"Every officer, board, commission, commissioner, department, institute, arm or agency to whom this Act applies is to notify the State Treasurer as to money paid to it under protest as provided in Section 2a.1 and the Treasurer is to place such money in a special fund to be known as the protest fund. At the expiration of 30 days from the date of payment the money is to be transferred from the protest fund to the appropriate fund in which it would have been placed had there been payment without protest unless the party making that payment under protest has filed a complaint and secured within that 30 days a temporary injunction, restraining the making of that transfer * * *.
No payment under protest within the meaning of this Act has been made unless paid to an officer * * * and unless made in the form specified by Section 2a.1. * * *." Ill. Rev. Stat. 1977, ch. 127, par. 172.
Section 2a.1 (paragraph 172a) provides:
"Payment of money under protest to every officer, board, commission, commissioner, department, institute, arm or agency authorized to receive moneys for or on behalf of the State shall be noted by the payer as paid under protest as to each payment so made. In cases where a single remittance is made of an amount of money in excess of that so paid under protest, the particular amount paid under protest together with pertinent data descriptive of the suit or suits in relation to which such payment or payments are made and the amount allocable to each, shall be stated.
Notice of payment under protest shall be made in substantially the following form:
To: (Officer, board, etc., to whom payment is made).
You will please take notice that $ ____ of the attached or enclosed remittance in the amount of $ ____ for (Motor Fuel Tax, Retailers' Occupation Tax, Franchise Tax, etc., as the case may be) is made under protest.
The undersigned is an original (or intervening) party plaintiff in the following case or cases in relation to which the aforesaid payment is made under protest.
(Here list title of case or cases, the court in which pending, and the general court number assigned to each. If more than one suit is pending, the specific amount paid under protest as to each case shall be stated by the person making payment under protest.)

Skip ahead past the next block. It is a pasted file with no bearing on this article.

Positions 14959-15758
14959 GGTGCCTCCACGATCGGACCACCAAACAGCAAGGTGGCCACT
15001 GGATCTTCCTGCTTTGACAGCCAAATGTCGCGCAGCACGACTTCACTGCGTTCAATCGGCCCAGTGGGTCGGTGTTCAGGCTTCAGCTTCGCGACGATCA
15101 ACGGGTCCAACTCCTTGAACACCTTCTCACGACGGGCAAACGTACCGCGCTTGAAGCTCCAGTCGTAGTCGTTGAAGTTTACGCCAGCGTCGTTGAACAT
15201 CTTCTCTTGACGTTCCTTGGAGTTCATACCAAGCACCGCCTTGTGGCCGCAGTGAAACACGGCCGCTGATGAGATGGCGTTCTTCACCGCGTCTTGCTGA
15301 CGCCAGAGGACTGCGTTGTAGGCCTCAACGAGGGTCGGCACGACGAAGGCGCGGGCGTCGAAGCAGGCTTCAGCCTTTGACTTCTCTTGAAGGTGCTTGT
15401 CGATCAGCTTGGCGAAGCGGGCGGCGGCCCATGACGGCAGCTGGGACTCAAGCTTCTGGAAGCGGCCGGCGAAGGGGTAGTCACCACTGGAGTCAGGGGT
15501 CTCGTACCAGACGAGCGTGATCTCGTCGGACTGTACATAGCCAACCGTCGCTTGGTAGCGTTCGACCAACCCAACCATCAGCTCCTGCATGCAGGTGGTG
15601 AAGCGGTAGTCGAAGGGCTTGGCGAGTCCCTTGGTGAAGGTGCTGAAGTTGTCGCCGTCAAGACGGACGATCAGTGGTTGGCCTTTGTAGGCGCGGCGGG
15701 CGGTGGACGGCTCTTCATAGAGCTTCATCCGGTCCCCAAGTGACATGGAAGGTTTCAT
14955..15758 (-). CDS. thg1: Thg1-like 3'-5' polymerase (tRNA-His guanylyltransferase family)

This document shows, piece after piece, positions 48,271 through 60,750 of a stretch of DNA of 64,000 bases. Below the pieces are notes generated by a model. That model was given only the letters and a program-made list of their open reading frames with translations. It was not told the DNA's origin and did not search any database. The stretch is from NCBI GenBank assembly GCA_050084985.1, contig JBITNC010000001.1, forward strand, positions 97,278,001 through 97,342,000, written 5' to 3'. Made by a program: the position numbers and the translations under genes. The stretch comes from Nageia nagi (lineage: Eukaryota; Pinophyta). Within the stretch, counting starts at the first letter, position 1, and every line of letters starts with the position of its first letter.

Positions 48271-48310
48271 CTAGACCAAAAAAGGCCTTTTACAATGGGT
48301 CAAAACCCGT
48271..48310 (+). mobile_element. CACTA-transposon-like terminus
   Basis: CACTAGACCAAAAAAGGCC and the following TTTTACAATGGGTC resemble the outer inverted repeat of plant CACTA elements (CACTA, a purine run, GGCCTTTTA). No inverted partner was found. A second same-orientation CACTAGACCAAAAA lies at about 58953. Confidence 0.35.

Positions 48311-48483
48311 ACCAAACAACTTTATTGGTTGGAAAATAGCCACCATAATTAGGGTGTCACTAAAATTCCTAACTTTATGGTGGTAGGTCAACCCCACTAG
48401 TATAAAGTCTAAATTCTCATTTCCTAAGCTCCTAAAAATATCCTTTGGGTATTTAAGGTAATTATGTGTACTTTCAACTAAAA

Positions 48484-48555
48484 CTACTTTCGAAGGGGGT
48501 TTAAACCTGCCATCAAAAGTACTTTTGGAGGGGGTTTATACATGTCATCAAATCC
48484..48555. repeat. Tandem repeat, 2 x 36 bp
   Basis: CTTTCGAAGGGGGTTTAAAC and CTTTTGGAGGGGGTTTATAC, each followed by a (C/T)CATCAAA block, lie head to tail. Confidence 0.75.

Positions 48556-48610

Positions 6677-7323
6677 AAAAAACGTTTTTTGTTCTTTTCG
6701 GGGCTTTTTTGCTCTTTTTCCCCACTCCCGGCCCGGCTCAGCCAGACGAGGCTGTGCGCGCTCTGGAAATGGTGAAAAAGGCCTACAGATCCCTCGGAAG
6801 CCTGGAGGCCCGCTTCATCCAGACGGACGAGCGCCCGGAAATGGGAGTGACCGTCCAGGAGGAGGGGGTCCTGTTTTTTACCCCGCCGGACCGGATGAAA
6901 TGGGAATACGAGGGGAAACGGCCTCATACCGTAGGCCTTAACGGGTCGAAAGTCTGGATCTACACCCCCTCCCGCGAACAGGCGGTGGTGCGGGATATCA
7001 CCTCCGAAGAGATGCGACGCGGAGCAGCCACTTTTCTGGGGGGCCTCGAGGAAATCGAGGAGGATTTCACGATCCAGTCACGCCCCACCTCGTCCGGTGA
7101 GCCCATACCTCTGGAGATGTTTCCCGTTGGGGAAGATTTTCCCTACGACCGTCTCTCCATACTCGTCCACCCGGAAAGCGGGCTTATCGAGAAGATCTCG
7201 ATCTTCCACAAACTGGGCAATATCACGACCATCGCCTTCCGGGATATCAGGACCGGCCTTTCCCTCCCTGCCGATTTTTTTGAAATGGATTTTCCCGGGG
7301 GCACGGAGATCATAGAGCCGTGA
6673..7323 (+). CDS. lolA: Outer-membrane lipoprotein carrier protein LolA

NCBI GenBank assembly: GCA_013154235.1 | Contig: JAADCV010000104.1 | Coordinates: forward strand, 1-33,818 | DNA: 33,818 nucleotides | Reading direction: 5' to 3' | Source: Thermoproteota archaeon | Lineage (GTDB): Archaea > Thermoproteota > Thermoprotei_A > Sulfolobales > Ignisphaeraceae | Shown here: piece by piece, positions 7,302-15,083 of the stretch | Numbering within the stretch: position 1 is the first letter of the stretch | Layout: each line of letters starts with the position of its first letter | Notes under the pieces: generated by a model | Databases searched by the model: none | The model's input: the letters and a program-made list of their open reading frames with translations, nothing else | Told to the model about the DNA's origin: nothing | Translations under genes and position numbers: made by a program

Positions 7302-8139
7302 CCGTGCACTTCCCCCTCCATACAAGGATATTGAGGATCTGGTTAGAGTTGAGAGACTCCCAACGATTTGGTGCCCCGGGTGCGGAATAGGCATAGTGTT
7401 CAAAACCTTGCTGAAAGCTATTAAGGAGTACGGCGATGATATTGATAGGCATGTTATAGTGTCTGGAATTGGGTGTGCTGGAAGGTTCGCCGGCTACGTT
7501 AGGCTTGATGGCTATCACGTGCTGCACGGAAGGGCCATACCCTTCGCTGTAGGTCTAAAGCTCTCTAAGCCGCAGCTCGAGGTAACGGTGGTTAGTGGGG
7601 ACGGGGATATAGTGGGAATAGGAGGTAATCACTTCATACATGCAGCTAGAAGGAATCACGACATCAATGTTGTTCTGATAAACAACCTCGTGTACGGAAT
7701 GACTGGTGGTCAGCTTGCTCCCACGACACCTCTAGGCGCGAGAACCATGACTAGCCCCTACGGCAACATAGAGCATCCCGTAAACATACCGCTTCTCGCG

__________________________________ (Name of person making payment under protest.)
By _______________________________ (Authorized officer or agent.)"
Section 2a also provides that payment may not be made into court or to a circuit clerk for a proper protest and that notice must be given as to each payment so made. Thus, the taxpayer must first show that he has complied with section 2a.1 of the Act before a court may issue a temporary injunction restraining payment out of the protest fund.
The cardinal controversy in the present case revolves around the issue of whether plaintiffs' protests were "substantially" in the form provided for in the Act.
2 The parties do not dispute that the amended notice contained the information required by section 2a.1. However, we find no authority to allow such amendment and it is clear that the Act contemplates the notice of protest accompanying the payment. Any other construction would prevent efficient and timely distribution of payments. In addition, section 2 of the Act requires officers receiving payments to pay them into the State treasury within 48 hours of receipt unless required to be held in a separate fund by some other statute. The officer must be able to ascertain that the payment is required to be placed in the protest fund at the time he receives it so that he may comply with section 2. Thus, the amended notices sent by plaintiffs 24 days after payment were untimely and ineffective as a basis for arguing that compliance was accomplished.
While no case was discovered which discusses what is required for substantial compliance with section 2a.1, the Illinois Supreme Court has previously interpreted identical language appearing in the section which allows protest of real estate taxes. (Ill. Rev. Stat. 1977, ch. 120, par. 675.) That section states that when a person desires to object to all or any part of a real property tax, he is to pay the installment accompanied by a writing "* * * substantially in the following form:
Payment under protest.
Vol. No. ____ Item No. ____ (as the same appear on the General Tax Bill). Original amount of tax $ ____. Amount of payment $ ____. This payment shall be applied to the taxes of all taxing bodies ratably, subject to refund of ____% of the tax, which is objected to on the ground (here set forth ground of objection) and is, accordingly, made under protest.
Name of taxpayer _______________ Address _______________________"
In People ex rel. Darr v. Alton R.R. Co. (1942), 380 Ill. 380, 43 N.E.2d 964, the notice failed to contain the volume and item numbers as they appeared on the general tax bill and also failed to give a description of the property. However, additional or substitute information was given which enabled the county collector to perform his duties. In interpreting the words "in substantially the following form," the court stated, as used in the section, they must